EthNoise! Autumn Quarter Workshops
 October 4 (Week 1): Welcome and graduate student field reports from summer research. Presenters include Joe Maurer and Hannah Judd.
Tuesday, October 9 (Week 2): Former visiting professor Dr. Rudi Pietsch will discuss a joint project (with our very own Dr. Phil Bohlman!) on Haydn’s Burgenland. (The workshop will meet in Goodspeed 402.)
October 18 (Week 3): Evan Pensis will present their article-in-progress “Running up That Hill: Loss, Love, and the Superheroic in the Soundtrack to Pose.”
November 8 (Week 6): Graduate students will present conference papers in preparation for the Society for Ethnomusicology’s annual meeting. Presenters include Maria Welch (“Guarani Children’s Choirs, Cultural Politics, and the Performance of Indigeneity”), Mike Allemana (“Scenes Remembered: Oral Histories of Von Freeman’s Musical and Social Networks at the New Apartment Lounge”), Aimee Gonzalez (“Cuba’s Postcolonial Present and the Revival of Its Colonial Past: Ars Longa de la Habana and the Contemporary Early Music Movement”), and Joe Maurer (participating in a roundtable called “Recognizing and Confronting White Supremacy through Sound Scholarship”).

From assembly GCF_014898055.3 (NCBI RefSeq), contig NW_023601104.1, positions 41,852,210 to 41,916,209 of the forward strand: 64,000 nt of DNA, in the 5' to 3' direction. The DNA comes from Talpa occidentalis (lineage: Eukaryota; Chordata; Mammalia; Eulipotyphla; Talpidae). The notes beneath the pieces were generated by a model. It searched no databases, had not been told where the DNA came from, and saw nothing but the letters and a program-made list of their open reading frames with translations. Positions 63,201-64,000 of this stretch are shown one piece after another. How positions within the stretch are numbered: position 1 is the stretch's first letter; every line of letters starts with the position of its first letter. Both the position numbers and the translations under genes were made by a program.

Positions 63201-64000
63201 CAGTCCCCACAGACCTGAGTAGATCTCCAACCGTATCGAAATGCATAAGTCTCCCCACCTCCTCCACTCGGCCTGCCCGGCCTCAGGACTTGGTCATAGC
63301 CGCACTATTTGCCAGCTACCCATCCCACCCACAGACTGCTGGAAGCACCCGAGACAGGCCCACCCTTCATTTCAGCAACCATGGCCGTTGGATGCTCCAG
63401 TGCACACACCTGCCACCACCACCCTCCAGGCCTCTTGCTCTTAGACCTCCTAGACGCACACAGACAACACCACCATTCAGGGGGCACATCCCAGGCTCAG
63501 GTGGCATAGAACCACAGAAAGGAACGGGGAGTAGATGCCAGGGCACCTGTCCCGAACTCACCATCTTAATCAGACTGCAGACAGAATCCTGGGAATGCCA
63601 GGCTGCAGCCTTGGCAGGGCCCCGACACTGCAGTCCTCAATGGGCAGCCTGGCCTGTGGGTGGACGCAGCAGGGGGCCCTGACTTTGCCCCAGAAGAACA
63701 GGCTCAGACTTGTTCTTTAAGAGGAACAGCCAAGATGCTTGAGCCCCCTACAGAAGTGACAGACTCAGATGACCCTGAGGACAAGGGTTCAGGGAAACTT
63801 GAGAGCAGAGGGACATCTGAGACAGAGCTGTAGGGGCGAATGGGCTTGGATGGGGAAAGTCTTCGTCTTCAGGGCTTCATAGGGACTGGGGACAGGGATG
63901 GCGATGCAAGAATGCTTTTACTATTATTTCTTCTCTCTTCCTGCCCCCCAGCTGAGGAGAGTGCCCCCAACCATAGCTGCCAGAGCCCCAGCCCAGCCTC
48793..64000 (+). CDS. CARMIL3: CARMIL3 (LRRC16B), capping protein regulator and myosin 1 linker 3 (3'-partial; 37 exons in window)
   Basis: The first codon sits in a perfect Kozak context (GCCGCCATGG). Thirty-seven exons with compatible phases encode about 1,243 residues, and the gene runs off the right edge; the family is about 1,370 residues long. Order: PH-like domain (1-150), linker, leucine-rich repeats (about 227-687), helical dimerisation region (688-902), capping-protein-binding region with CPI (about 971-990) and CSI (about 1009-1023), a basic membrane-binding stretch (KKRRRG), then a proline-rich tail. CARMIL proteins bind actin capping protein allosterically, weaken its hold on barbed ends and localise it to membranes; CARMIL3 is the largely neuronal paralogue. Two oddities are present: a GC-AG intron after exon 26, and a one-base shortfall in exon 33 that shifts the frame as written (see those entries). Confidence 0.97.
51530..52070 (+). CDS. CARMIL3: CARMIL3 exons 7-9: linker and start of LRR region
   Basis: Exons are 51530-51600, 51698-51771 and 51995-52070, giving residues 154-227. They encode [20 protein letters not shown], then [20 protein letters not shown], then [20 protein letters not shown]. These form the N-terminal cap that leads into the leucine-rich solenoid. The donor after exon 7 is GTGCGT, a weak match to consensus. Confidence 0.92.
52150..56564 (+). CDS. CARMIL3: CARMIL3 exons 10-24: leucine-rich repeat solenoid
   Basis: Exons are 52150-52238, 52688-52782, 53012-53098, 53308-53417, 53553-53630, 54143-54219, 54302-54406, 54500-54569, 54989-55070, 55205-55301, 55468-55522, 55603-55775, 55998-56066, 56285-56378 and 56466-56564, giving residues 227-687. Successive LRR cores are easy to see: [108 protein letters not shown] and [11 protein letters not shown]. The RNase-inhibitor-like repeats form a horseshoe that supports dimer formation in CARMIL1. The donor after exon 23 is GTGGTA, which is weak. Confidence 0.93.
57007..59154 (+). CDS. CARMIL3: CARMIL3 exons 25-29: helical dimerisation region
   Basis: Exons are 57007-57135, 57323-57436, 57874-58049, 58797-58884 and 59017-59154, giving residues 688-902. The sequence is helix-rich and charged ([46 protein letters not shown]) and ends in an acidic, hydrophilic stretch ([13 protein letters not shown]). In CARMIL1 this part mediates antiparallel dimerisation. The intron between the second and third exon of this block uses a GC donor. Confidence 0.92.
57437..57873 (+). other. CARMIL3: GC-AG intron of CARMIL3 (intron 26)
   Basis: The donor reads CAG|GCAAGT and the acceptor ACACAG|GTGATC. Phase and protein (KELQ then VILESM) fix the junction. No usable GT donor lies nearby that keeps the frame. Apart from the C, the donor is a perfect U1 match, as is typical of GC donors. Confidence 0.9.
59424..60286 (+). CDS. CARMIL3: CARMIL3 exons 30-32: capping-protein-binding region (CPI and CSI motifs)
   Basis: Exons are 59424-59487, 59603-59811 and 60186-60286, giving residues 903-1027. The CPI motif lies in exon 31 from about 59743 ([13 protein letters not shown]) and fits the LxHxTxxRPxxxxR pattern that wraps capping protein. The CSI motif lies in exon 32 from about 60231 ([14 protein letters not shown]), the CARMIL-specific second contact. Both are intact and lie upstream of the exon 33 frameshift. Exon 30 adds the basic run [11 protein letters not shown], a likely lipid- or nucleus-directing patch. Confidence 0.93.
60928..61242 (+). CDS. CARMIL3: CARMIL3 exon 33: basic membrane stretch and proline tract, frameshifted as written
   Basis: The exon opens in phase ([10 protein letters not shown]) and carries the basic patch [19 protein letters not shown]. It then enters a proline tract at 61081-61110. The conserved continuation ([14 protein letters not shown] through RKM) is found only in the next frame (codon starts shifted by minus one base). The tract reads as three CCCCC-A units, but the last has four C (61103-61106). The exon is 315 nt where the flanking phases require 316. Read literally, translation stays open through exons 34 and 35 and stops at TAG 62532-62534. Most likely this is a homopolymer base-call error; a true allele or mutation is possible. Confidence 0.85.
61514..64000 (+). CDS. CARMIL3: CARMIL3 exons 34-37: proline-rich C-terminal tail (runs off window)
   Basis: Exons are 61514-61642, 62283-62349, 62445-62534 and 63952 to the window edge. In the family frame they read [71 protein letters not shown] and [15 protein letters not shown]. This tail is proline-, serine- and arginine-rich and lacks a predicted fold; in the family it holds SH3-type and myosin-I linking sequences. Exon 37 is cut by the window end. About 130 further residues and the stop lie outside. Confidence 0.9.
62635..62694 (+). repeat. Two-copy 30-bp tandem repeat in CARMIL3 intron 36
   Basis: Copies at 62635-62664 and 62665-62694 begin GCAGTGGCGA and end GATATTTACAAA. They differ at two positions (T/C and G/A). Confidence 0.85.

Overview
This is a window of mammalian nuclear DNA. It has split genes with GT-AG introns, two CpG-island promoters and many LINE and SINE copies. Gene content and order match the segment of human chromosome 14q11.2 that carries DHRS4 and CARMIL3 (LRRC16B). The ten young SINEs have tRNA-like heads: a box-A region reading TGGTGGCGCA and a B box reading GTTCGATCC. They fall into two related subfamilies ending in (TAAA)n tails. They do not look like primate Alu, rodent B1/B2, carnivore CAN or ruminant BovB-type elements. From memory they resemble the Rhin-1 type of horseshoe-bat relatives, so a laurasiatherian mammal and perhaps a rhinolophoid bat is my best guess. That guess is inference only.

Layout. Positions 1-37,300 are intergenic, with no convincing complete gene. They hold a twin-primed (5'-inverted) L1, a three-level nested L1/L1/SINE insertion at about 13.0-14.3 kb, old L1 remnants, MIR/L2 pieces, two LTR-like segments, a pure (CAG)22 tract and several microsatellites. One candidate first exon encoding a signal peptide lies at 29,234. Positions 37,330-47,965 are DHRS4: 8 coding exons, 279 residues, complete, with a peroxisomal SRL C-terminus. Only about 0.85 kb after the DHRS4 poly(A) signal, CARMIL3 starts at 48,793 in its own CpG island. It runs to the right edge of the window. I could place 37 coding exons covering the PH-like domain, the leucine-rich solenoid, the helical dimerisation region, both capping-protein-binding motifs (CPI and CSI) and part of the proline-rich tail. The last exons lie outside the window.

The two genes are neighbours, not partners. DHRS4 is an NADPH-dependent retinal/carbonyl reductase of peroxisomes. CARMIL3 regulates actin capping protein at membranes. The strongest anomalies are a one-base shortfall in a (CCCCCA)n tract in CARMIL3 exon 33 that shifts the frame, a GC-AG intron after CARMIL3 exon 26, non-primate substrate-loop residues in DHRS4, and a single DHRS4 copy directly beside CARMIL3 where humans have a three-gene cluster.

November 29 (Week 9): Ameera Nimjee will present her dissertation chapter “Off the Dance Floor: Mobile Intersections among Bangalore Creatives.”
December 6 (Week 10): Visiting scholar Julia Escribano will present an overview of her research on the topic “Traditional religious music during the Holy Week of southwest Soria: Local memory, processes of change, repertories, and current meanings.”

March 24, 2018
by hlrogers

EthNoise! Spring 2018

Please find below the schedule for EthNoise! for the spring quarter. We will meet on Thursdays at the customary location, in Goodspeed 205, with a time change:  from 5:00-6:20pm.


Week 4 (4/19) Dr. Melissa Bilal (Dumanian Visiting Professor in Armenian Studies in the Department of Near Eastern Languages and Civilizations)

An Armenian Ethnomusicologist’s Burden: What do I hear in the Captivated Voices of Russian Armenian POWs in WWI German Camps?”